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Archive for June 2nd, 2009

Greedy beings to face the rope: Five Kenyans to hang over drugs in China

Posted by African Press International on June 2, 2009

Their greediness is now taking them to face the rope and get hanged by the Chinese. Instead of studying, they resorted to try and get rich quickly by getting involved in dealing with drugs. API

By Cyrus Ombati

Five Kenyans have been sentenced to death in China after they were found guilty of drug trafficking.

Six others have been condemned to life imprisonment in Chinese jails for drug peddling, The Standard has established.

And 20 others, majority of them young women, are serving a cumulative jail term of 150 years. Some of them may not even have known that they were carrying drugs.

These are among more than 200 Kenyans currently being held in various jails in China, India, Pakistan, UK and other Asian countries over drug-related offences.

Some of those already serving jail terms were university students before they were lured to serve as drug couriers. Among those sentenced to death are Mr Peter Amisi Obonyo, 36, who was arrested in Shenzhen, China. Others are Ms Josephine Achieng Onim, 25, and Ms Grace Lucy Omondi, 57 both arrested in Guangzhou on different dates.

Ms Leah Muthoni Mweru Kimani and Ms Christine Nyabera Ongowo, 47, were also sentenced to death after being arrested with drugs in Guangzhou. Those sentenced to life imprisonment are Margaret Mudasia Engesia, 36; Ms Oliviah S. Munoko, 26; Ms Peris Mumbi, 39; Jemimah Wairimu Wangai, 43; Ms Catherine Wambui, 39; and Ms Jacinta Wambui Kuria, 44.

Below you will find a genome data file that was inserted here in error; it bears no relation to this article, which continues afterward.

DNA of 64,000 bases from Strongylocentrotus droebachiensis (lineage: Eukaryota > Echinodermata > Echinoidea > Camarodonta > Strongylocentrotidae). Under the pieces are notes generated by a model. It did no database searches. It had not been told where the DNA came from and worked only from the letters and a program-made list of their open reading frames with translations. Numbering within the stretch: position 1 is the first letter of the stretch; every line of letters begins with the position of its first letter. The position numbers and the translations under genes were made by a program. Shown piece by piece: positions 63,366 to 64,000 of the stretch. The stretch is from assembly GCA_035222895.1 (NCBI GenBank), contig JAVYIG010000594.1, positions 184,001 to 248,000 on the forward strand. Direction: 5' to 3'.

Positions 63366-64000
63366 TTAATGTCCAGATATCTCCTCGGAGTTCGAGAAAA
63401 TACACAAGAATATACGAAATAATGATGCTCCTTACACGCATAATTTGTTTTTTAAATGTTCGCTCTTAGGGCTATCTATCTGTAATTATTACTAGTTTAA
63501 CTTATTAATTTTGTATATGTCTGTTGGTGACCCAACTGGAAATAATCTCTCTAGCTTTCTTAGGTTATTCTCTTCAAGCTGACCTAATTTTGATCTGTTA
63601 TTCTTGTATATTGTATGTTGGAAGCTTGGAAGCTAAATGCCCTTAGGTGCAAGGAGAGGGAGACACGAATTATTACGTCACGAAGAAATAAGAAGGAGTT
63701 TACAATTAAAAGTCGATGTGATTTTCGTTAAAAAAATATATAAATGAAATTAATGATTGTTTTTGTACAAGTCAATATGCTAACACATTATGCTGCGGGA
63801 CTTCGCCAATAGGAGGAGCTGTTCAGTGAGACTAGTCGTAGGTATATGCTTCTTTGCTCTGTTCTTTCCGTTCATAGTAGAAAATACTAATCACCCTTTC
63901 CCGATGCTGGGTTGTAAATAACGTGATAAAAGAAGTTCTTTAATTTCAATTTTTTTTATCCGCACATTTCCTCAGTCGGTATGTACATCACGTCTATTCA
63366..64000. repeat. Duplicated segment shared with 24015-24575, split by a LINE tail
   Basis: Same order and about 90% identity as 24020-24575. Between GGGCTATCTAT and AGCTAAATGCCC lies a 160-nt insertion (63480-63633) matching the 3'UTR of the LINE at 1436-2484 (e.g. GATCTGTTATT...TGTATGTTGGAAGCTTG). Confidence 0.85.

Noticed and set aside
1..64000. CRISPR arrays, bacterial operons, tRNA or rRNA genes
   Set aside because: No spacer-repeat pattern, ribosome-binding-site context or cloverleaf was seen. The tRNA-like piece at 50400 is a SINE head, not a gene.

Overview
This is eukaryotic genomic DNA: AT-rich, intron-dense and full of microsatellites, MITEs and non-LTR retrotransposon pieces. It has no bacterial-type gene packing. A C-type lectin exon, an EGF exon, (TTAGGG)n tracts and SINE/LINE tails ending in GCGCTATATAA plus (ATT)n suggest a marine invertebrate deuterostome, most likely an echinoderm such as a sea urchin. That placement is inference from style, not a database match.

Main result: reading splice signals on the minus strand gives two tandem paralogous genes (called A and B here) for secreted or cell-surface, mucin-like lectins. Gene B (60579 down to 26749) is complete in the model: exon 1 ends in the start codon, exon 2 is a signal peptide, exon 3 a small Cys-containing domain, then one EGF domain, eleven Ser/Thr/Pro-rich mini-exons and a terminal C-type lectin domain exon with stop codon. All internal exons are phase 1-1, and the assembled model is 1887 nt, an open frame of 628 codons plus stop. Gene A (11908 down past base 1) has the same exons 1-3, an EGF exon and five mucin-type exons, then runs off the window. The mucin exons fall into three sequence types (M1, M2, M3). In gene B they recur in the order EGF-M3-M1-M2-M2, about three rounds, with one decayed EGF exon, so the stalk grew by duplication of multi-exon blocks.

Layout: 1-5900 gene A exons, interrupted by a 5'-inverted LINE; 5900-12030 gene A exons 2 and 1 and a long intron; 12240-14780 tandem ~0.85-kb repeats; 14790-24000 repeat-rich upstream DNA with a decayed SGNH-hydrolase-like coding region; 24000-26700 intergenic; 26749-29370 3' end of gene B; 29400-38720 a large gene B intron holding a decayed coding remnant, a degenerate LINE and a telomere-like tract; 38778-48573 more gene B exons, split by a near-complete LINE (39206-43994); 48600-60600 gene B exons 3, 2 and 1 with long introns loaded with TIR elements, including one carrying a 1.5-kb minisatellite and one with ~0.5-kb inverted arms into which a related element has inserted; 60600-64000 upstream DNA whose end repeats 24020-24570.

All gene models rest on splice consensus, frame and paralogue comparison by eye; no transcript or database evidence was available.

More Arrests

The Ministry of Foreign Affairs confirmed the number but said the figure could be higher as more Kenyans had been arrested last month on drug-related offences and their particulars remained unclear.

The acting Head of Press and Communications

Unit at the Foreign Affairsministry, Mr Kiboi Waituru, however, clarified that none of those handed death sentences has been hanged yet.

The Standard has also established that many other Kenyans are serving sentences in jails around the world for drug-related offences, but the Government is unaware because they used fake documents, or were not registered with Kenyan missions abroad. A number of them have died in foreign jails.

“It is unfortunate that some of our missions do not have records of Kenyans arrested or serving sentences on drug charges because many of them do not register with the embassies as required. Some only do so when seeking assistance when they encounter problems,” said Waituru. Most of the convicts were caught carrying a kilo or less of the drugs, which range from cocaine to heroin and amphetamines. The traffickers are usually paid between Sh200, 000 and Sh300,000 on delivery of the drugs. Waituru said police in other countries contact the Kenyan missions to verify the nationality of suspects arrested while traveling on Kenyan passports.

The Government too assists the families of those in custody to travel abroad to visit their relatives. A list of names of the traffickers in Chinese jails alone, a copy of which was obtained by The Standard, show that some Kenyans were given death and life sentences after pleading “guilty” to the charges.

Many of the traffickers were arrested in Hong Kong, Shenzhen, Guangzhou and Beijing on diverse dates between 2007 and last month. “Some of them have had their sentences commuted to life imprisonment for good behaviour while in jail. They are hardly executed,” Waituru said.

Some Confessed

A big number of the Kenyans in custody have allegedly confessed they had been recruited by a Nigerian drug kingpin a Mr Ken Amadu Obina Okuoma in Nairobi. Okuoma has since been deported.

Okuoma had operated a drugs empire in Kenya for more than a decade until early this year when he was caught in a dramatic police operation. He was also linked to the arrest of former Miss Tourism and fashion model Ms Loise Ambasa, who was found with 4.2kg of cocaine valued at Sh21 million on arrival at Nairobis JKIA airport from Accra, Ghana, in 2005. She was released in November last year after police failed to produce a bag that they had earlier claimed contained the drugs.

Police investigations show that drug barons operating from Nairobi have been recruiting couriers, especially young women, who are lured with the promise of large amounts of money and lavish lifestyles.